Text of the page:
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Potential replacement for Larry Scott could reportedly include Alabama AD, WCC commish

Pac-12 Commissioner Larry Scott speaks during the Pac-12 Celebration Day event at the State Capitol in Salt Lake City on Friday, July 1, 2011.
Pac-12 commissioner Larry Scott speaks during the Pac-12 Celebration Day event at the State Capitol in Salt Lake City on Friday, July 1, 2011. Scott has stepped down as the Pac-12 commissioner.
Kristin Murphy, Deseret News

With the announcement Wednesday night that the Pac-12 Conference is officially looking to replace commissioner Larry Scott, naturally the question becomes who that replacement might be.

Numerous national pundits have begun offering names as people who could potentially replace Scott. Here’s a rundown of some of those names.

  • In a list of “obvious” potential candidates, The Athletic’s Matt Fortuna included Ohio State athletic director Gene Smith, sports executive Oliver Luck, Alabama athletic director Greg Byrne and Stanford athletic director Bernard Muir.

Among “names to watch,” Fortuna listed West Coast Conference commissioner Gloria Nevarez, ESPN executive Burke Magnus, Clemson athletic director Dan Radakovich and Arizona State athletic director Ray Anderson.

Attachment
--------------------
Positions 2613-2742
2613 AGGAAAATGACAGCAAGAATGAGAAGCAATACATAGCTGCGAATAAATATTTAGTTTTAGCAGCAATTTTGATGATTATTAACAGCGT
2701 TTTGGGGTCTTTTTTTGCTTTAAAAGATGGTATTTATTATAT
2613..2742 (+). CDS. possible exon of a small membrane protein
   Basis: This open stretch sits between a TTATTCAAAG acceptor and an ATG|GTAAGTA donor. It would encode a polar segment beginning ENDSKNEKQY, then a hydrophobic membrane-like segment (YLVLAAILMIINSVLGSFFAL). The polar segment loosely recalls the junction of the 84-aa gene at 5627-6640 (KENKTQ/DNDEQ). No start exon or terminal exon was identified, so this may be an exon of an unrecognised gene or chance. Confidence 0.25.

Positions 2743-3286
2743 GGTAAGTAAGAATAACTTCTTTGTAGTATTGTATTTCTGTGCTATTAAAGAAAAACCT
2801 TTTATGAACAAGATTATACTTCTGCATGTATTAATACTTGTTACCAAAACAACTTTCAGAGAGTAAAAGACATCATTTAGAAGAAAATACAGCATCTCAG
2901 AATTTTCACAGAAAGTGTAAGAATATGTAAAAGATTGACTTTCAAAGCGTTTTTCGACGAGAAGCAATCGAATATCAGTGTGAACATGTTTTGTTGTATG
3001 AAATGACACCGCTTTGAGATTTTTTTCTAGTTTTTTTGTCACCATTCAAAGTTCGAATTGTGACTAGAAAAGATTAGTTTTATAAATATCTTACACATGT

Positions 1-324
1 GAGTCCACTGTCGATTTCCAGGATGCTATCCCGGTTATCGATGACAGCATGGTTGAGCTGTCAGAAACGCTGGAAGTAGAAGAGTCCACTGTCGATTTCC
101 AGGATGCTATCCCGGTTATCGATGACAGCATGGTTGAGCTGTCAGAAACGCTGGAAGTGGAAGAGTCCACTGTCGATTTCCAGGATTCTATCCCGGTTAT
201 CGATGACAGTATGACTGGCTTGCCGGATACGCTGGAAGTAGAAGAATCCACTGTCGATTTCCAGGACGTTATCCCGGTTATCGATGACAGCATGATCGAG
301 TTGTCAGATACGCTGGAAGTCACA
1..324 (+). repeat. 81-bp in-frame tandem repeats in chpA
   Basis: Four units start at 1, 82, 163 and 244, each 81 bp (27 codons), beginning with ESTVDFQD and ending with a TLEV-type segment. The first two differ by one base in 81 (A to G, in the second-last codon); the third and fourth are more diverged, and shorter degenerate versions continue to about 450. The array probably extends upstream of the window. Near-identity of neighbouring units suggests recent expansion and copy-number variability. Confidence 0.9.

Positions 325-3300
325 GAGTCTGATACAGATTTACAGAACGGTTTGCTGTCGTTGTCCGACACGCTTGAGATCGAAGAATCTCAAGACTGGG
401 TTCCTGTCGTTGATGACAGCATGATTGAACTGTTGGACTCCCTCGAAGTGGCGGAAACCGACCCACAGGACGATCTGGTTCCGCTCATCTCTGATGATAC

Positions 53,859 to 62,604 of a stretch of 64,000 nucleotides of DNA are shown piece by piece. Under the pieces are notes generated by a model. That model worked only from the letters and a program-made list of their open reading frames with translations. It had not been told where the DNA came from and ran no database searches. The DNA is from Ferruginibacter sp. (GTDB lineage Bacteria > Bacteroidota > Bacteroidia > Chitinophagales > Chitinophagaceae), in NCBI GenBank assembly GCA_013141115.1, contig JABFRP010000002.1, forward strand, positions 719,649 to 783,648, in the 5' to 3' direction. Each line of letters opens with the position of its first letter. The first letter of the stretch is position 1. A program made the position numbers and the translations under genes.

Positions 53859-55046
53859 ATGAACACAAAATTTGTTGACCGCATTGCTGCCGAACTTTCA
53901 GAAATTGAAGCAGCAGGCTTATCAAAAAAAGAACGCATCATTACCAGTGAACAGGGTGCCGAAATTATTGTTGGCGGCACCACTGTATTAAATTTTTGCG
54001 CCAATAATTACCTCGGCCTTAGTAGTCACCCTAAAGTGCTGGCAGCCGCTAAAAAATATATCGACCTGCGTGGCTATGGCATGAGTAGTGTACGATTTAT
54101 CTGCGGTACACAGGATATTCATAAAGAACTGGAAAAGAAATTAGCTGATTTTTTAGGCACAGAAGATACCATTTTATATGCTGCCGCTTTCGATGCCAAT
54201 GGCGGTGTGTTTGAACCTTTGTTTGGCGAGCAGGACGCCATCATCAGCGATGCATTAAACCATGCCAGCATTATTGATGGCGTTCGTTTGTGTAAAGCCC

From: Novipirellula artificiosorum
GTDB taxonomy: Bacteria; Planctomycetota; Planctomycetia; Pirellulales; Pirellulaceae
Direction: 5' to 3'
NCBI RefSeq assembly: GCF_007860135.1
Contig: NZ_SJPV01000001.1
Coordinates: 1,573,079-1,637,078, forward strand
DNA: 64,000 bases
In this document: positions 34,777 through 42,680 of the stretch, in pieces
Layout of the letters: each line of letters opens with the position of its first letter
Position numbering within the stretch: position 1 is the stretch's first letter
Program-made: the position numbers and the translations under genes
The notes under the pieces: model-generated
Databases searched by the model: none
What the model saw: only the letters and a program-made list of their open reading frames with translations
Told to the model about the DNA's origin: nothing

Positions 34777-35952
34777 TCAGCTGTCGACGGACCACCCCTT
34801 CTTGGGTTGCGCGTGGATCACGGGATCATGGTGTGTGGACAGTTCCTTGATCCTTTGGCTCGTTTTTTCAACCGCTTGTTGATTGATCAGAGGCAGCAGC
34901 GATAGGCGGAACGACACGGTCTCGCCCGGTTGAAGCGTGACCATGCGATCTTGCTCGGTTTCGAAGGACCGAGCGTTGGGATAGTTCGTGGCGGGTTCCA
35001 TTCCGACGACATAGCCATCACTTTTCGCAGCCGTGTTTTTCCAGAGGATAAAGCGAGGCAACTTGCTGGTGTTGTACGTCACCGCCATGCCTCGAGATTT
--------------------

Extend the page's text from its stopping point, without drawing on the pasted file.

In a list of “dark horses,” Fortuna listed Condoleezza Rice, NFL executive Damani Leech and UCLA athletic director Martin Jarmond.

  • Pac-12 insider Jon Wilner called Luck “an obvious option” while also floating the idea of Big 12 Commissioner Bob Bowlsby moving conferences. He also gave credence to potential candidacies of Smith, Byrne and Nevarez.
  • ESPN’s Adam Rittenberg also floated Smith, Muir, Luck, Byrne and Anderson as potential candidates, then added that Nevarez, “seems like a strong candidate for the Pac-12” since she’s “worked at the league and handled basketball tournaments, oversaw compliance at Cal, worked under Joe Castiglione at Oklahoma.”
  • Multiple observers, including Rittenberg and Wilner, have indicated that candidates who have worked at one of the league’s schools should be highly considered. Echoing that, The Oregonian columnist John Canzano wrote Thursday, “You can outsource the media-rights negotiations to an agency, but what the Pac-12 can never again do is lose connection with its campuses.” Canzano also added on Twitter that the first people he’d look to talk to about the opening are Nevarez and Byrne.